Vitamin E has been plagued by disappointing clinical trials and negative media for the better part of the last decade. In 1999, U.S. consumers spent $868 million on Vitamin E supplements, according to NBJ estimates. In 2007, that number dropped to $391 million. Many of the studies cited in the NYT piece can be directly tied to the precipitous decline of the vitamin E category.
Most recently, a clinical trial of 15,000 doctors has shown that taking vitamins C and E for up to ten years had no effect on cancer rates. Another recent study of more than 14,000 doctors found that taking vitamins C and E had no effect on heart disease.
A third study of more than 35,000 men taking selenium and vitamin E ended after researchers raised concerns that the treatments may cause more harm to prostate health than it does good. The National Cancer Institute found that slightly more of the vitamin E users were getting prostate cancer, and slightly more selenium-only users were being diagnosed with diabetes.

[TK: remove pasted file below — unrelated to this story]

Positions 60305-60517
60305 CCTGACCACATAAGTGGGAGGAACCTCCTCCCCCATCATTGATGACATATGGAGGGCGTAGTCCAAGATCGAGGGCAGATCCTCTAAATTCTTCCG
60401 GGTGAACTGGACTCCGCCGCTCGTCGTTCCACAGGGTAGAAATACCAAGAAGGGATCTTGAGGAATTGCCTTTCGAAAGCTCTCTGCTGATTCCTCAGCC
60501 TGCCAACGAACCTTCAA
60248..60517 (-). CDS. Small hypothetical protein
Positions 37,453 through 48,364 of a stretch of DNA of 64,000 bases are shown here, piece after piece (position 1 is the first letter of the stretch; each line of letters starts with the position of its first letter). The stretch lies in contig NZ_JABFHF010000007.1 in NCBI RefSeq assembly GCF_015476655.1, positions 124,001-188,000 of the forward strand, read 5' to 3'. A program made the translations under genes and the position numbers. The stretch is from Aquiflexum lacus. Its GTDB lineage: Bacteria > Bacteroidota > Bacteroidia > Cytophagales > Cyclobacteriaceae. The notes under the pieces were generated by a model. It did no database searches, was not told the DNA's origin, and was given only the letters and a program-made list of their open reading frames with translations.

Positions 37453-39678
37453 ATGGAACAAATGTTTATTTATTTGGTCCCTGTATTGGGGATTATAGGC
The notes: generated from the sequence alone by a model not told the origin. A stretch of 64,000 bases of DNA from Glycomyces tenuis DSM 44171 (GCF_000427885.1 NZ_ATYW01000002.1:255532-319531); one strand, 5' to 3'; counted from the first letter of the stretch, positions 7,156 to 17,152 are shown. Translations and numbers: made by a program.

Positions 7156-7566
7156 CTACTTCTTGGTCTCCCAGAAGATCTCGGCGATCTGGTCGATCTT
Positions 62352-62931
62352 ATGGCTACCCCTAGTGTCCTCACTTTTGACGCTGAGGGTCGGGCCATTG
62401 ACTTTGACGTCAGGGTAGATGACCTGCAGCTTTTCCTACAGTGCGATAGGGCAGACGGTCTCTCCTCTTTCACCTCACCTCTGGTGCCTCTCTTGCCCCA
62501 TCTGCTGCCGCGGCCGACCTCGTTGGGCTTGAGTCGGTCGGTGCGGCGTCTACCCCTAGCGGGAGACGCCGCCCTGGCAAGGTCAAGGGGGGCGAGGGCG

While Vitamin E sales were down again in 2007, the decline was less severe than in previous years (4%). Optimists in the industry hope that the category might be finally turning the corner and approaching positive growth once again. That may be far-fetched now, as recent clinical trials have failed to produce positive momentum for vitamin E.
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